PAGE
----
A very simple experiment to show how waves can travel around an ocean basin.
I wrote these instructions for a book project that I was lucky enough to get involved in at the very last minute and figured I could just share them here, too. Why not try a new style every once in a while? You tidal purists out there – come up with a better experiment if you aren’t happy with this one! :-)
- Age: 6 years and above
- Group size: 1-3 per group
- Time: 15 min
- Topic: Tides in enclosed basins
Resources and Materials:
- 1 clear plastic cup
- 1 waterproof pen
[In a previous experiment] we have learned how tides are caused by the sun and the moon. In the picture there, we see the two “mountains” of water that form on either sided of the earth. The earth rotates underneath those two “mountains” of water, which is what causes high tides twice a day.
But what happens when those “mountains” of water reach a coast? Clearly the continents are not flooded twice a day every day, so the “mountains” of water cannot travel all the way around the globe undisturbed. What does happen instead is that the tidal wave will propagate around the rim of an ocean basin, even in semi-enclosed basins like the North Sea, which we will show in the experiment below.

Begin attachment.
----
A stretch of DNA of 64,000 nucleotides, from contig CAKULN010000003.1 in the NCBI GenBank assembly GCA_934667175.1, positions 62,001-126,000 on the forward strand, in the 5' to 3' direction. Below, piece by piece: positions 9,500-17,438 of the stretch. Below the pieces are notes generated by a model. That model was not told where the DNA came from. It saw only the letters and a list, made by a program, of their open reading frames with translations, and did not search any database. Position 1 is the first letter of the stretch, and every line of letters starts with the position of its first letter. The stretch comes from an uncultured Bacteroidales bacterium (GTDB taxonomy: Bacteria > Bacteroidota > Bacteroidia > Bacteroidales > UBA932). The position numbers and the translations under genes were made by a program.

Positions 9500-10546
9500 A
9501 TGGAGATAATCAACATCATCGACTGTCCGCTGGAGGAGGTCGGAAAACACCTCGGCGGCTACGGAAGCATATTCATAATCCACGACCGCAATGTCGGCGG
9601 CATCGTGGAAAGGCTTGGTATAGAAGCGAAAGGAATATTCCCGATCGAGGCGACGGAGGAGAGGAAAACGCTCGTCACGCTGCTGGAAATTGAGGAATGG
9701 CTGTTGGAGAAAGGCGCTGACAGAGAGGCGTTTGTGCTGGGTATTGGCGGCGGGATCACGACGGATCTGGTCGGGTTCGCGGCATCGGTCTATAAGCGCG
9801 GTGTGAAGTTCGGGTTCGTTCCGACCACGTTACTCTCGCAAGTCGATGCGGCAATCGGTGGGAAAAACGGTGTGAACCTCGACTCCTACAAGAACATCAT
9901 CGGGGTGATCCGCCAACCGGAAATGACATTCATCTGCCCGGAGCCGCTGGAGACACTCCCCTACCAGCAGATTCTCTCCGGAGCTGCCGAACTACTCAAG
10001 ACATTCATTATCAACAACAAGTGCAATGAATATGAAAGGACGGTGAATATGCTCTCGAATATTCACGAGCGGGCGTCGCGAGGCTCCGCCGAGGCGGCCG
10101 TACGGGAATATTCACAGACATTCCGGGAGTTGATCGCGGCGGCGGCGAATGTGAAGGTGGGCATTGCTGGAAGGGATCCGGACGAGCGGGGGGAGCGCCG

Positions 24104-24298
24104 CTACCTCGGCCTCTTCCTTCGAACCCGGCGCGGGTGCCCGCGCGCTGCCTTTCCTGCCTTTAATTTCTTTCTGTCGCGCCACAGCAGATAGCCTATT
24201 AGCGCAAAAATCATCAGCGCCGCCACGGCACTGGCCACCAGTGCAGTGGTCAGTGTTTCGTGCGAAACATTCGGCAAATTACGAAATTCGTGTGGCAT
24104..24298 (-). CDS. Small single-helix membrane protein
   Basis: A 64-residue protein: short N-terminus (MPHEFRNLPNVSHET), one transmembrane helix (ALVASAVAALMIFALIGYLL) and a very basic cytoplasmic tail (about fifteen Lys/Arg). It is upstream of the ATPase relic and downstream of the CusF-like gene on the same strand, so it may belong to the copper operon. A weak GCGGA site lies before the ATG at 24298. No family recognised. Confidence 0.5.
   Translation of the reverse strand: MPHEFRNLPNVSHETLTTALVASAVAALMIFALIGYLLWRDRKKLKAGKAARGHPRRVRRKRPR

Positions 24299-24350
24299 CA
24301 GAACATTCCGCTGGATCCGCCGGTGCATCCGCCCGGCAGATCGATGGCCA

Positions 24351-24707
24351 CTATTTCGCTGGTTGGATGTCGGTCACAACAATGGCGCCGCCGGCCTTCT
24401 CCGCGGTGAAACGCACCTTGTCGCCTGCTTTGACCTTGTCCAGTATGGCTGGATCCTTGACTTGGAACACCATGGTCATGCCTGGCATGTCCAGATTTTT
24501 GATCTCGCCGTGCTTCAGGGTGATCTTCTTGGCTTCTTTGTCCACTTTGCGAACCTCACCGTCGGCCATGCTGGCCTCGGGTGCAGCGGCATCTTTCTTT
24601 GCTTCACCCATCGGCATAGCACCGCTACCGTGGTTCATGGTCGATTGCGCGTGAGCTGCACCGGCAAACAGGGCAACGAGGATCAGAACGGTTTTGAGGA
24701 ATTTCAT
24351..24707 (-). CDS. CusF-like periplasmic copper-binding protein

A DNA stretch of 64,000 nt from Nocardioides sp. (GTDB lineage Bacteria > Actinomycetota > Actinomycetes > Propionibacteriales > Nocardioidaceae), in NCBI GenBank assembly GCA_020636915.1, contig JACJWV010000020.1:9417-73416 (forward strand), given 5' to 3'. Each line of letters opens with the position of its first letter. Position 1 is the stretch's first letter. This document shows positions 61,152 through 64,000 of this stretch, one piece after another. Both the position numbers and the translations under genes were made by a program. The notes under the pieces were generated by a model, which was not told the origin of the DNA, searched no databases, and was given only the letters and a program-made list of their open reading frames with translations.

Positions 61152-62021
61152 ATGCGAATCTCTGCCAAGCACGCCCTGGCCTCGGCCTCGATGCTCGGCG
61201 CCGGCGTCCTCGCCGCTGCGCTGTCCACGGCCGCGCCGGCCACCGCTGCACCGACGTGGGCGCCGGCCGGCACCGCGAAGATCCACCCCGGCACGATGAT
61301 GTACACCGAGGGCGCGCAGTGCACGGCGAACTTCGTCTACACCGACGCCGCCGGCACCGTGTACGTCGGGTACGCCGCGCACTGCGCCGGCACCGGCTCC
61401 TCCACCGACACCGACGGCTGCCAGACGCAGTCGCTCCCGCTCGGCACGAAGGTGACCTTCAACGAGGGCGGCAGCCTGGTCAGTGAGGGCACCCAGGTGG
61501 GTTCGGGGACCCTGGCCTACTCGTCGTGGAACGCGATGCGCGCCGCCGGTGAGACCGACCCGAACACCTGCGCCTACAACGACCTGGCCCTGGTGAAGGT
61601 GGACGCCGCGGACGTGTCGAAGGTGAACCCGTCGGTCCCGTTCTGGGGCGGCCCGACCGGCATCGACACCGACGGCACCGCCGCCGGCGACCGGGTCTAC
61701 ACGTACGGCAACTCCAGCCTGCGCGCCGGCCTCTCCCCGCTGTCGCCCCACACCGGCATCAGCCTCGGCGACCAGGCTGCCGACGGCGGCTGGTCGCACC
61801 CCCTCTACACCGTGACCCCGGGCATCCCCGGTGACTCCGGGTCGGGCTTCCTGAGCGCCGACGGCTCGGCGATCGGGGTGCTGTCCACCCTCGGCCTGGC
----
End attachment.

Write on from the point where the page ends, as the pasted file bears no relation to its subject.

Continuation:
- Fill the plastic cup approximately half full with water.
- Mark the still water level with a permanent marker.
- Gently start twirling the cup and observe how the water level starts changing: On one side of the cup it rises, on the other side it falls.
- Continue twirling the cup and observe how the “mountain” of water moves all the way round the cup, leaning against the side of the cup, and how opposite of the “mountain” a “valley” forms that also travels around the cup.
- Mark those two new water levels: The higher one is the high tide line of your ocean in a cup, the lower one the low tide line.
This is how high tide and low tide travel around an ocean basin. In the real world, though, coastlines are not as smooth as the walls of a cup, and also ocean basins are connected to each other, so tides in different basins interact. For a real world example, look at the tides in the North Sea, shown in Figure 2.